Products : Integrated Shielding

Integrated Shielding
External beam radiotherapy equipment has been in existence and used to treat cancer patients since the middle of the 20th century.   Although many features have been added to the treatment machines, mainly linear accelerators, the basic geometry of the machine has not changed.   A gantry containing the radiation source rotates about the horizontal axis around the patient on a couch and the machine can only be used in a special concrete and lead bunker that shields the operator and hospital staff from the direct and scattered radiation.   The patient comes in daily for up to 8 weeks for fractionated treatment, and is inside this bunker during the treatments.  The operator sets up the patient and leaves the bunker so as not to receive any dose of radiation.   The patient not only receives the prescribed dose to the target, but also leakage and scattered radiation that is present in the treatment room when the beam is turned on.    The governing principle of the use of radiation for medical procedures is to deliver As Low As Reasonable Achievable dose to the patient (ALARA).   The basis for our project is to integrate the bunker into the design of the machine.   The integrated shielding will minimize the unwanted dose to the patient and also shield the operator.  This concept brings many clinical and financial benefits when compared to current equipment and its use.  For the first time ever, the patient will remain “outside” of the bunker and receive a much lower whole body dose.   The operator can remain in the same room with the patient during the procedure instead of watching the patient on a closed circuit camera. 

For our first application, we have chosen to focus on breast cancer.  Breast cancer is the leading cancer in women and it is also accounts for nearly one quarter of all patients undergoing external beam radiotherapy.   The breast is an ideal anatomy to pursue in the design of this device.   Breast cancer treatment using existing linear accelerators has not progressed significantly in decades.   The main reason for this is the incorrect rotational axis of the linear accelerator.    The basis for most modern treatment techniques requires the use of multiple beams to focus the dose on the target and avoid the exposure to healthy organs.  The breast is still mainly treated with 2 opposing tangential beams, with the lung, heart and skin receiving elevated doses, which can lead to long term complications.  The patient is exposed to leakage and scattered radiation which can lead to secondary radiation induced cancer later in life.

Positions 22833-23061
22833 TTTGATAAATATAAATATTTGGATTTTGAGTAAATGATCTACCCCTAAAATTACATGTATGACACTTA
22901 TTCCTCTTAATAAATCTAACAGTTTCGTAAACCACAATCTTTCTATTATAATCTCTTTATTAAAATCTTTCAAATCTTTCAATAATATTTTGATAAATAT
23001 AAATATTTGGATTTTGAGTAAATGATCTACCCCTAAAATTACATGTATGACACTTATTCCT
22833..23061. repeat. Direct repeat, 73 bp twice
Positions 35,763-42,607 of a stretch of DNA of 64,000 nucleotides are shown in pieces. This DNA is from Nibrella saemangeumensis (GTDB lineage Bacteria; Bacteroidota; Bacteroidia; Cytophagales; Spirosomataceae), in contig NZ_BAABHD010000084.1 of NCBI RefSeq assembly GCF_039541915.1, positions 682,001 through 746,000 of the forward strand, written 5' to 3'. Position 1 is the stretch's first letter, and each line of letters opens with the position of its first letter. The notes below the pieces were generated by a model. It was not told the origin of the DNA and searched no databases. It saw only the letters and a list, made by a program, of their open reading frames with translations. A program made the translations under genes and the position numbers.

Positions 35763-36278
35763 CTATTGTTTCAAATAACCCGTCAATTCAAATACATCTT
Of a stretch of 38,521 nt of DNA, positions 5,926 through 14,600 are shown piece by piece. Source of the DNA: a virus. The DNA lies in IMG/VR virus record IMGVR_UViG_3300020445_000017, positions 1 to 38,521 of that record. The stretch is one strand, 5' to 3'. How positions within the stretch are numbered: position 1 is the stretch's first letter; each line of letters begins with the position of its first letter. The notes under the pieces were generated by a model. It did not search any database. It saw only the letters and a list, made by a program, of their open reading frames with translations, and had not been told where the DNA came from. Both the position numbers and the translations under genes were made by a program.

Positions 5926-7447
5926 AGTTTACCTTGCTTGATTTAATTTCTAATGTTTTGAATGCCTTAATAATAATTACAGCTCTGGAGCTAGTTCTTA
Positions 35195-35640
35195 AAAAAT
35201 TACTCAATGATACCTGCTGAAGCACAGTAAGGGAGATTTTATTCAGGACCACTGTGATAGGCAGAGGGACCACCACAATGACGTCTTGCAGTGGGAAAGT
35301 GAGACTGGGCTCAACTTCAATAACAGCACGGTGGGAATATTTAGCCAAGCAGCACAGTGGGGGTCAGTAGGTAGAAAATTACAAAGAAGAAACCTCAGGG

The other possibility with an integrated shielding machine is mobile operation.  It has been studied and published that some women, especially the ones located in remote areas, would opt for a radical mastectomy versus radiation purely for the convenience factor.  Some women simply cannot afford to leave their jobs and families and relocate to a city offering radiotherapy and then spend 6 – 8 weeks receiving treatment.   By offering mobile units, as already done with many imaging modalities such as CT and MRI scanners, we can bring breast radiotherapy to remote locations that currently do not have such facilities.